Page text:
The victory of the Governor’s colours was popular, and the crowd hailed Sir Hercules with acclaim upon his colt returning to be unsaddled. In fact, it was the second time that day that the famous spots had attracted the attention of the judge as Sir Hercules’ filly, Nea, had earlier won the Trial Stakes, the second race on the programme. As usual, after the Epsom Handicap had been run – the last race of the day – there was the traditional rush for omnibuses, although His Excellency stayed to the very end to celebrate his triumph. His coach journey back to Government House was marked by a crowd of several hundred people congregating at the corner of Botany and Oxford streets to cheer him as he passed by handling the ribbons of his stylish English four-in-hand drag, with Lady Robinson seated on the box beside him. An indication of Robinson’s love of the Turf is the fact that he and his party attended all four days of that A.J.C. Spring Meeting and each time stayed for the full race card. Whatever the political pressures of office, they were never allowed to interfere with a day’s racing.
The Governor’s success on Derby Day was by no means his only joy. On Monday, Nea, despite a 5lb penalty won the Spring Maiden Stakes while on the third day his colours scored a double when Fitz-Yattendon won the President’s Handicap and Kingsborough added the Mares’ Produce Stakes (10f) to his tally. In winning the latter race so very easily despite 13lb in penalties taking his weight to 9 st. 9lb, Kingsborough emphasised his class over a middle distance. All of this resulted in Sir Hercules Robinson being the leading owner at the fixture with winnings of £1,240/2/6 – from total available stakes of £5,068. There was some heavy settling in the crowded rooms of Tattersall’s Hotel on Monday evening following the conclusion of the meeting as some of the Governor’s horses had met with good support.
Kingsborough had not been nominated for the V.R.C. Spring Meeting and did not re-appear on a racecourse until the opening day of the A.J.C. Autumn Meeting in late March. During his absence, John Tait’s Melbourne had won both the Derby and St Leger at Flemington, and excitement ran high for another clash of the two cracks in the A.J.C. St Leger. All of the other entrants for the Randwick red riband paid a forfeit and left the field clear to the pair. Yeomans on Kingsborough matched it with Ashworth on Melbourne, and the Governor’s colt won an exciting contest cleverly, if not easily, by a long neck. Henry Kendall later immortalised Kingsborough and the moment in verse:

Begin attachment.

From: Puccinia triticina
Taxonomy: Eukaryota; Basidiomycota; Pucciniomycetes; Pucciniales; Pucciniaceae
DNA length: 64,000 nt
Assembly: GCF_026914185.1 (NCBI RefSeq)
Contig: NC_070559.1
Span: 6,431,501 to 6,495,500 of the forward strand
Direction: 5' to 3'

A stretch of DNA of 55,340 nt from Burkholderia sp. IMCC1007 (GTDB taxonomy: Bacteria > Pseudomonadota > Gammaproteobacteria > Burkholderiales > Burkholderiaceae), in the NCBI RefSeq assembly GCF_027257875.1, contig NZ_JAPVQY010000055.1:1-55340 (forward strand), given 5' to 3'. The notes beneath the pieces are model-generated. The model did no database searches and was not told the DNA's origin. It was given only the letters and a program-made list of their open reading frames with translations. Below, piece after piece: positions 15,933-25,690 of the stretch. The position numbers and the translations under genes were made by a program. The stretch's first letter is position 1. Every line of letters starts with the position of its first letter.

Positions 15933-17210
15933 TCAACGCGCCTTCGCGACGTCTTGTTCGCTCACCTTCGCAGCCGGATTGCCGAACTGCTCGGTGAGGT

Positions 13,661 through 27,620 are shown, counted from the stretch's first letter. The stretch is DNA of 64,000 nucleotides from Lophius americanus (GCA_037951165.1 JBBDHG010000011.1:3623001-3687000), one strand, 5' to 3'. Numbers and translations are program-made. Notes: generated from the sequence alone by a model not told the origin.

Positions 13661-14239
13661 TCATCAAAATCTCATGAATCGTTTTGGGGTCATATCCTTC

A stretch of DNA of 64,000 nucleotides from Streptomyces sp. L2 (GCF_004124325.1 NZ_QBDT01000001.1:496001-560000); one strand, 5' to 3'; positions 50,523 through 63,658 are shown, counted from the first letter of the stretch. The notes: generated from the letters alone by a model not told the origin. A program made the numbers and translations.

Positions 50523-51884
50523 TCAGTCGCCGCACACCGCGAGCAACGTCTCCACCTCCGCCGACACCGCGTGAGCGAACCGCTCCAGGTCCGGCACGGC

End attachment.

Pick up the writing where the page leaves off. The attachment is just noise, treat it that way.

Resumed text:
“Just look at his withers, his thighs!
And the way that he carries his head!
Has Richmond more wonderful eyes,
Or Melbourne that spring in his tread?
The grand, the intelligent glance
From a spirit that fathoms and feels,
Makes the heart of a horse-lover dance
Till the warm-blooded life in him reels.”
The following season as a four-year-old, Kingsborough’s career was marked by a series of clashes with another of John Tait’s horses in Goldsborough. Kingsborough was the better horse up to ten furlongs, but he could not stay as well as Goldsborough, a fact that was proven in the famous 1875 Great Metropolitan (16f) when the son of Fireworks gave the year younger horse 6lb but still managed to beat him, albeit by less than a length. Later that spring Kingsborough failed with 8 st. 11lb in the Melbourne Cup after being sent to the post a well-backed second favourite on the strength of his Melbourne Stakes win the previous Saturday. The two miles again proved just beyond him in the Sydney Cup the following autumn when he dead-heated for second with his stablemate Neredah, a length away from the winner A. T.
Kingsborough headed the Melbourne Cup weights in 1876 with 9 st. 7lb but never made it to the post after going amiss earlier in the campaign while being prepared for the Great Metropolitan Stakes at Randwick. He had never been the easiest horse to train with his suspect legs and that Lamond had succeeded in keeping him on the Turf for as long as he had was in itself a triumph of the training art. The horse was then put up for auction at George Kiss’s bazaar. There was much to recommend Kingsborough as a prospective stallion, both on pedigree and performance, and he did good work at John Lee’s Bylong Stud for many years; his best stock included Muriel, the winner of a Tattersall’s Cup, and Tilburn, who claimed The Shorts at Randwick.
Kingsborough also sired Kathleen, dam of those three good gallopers, Cabin Boy, Pilot Boy and Sailor Boy; while other of his daughters were responsible for the likes of Cato, Florrie, Kinglock, Machine Gun, Merloolas and Mooltan. When Kingsborough’s powers began to wane, John Lee replaced him with another Derby winner in Trident, and Kingsborough ultimately died in March 1897 at Cunningham Creek, near Mudgee. At least his end was more dignified than that of his great three-year-old rival, Melbourne. Sold to race in Brisbane at the end of his six-year-old season, Melbourne managed to win some good races there as well as going on to sire two winners of the Queensland Derby before dying of thirst in a paddock as a nine-year-old.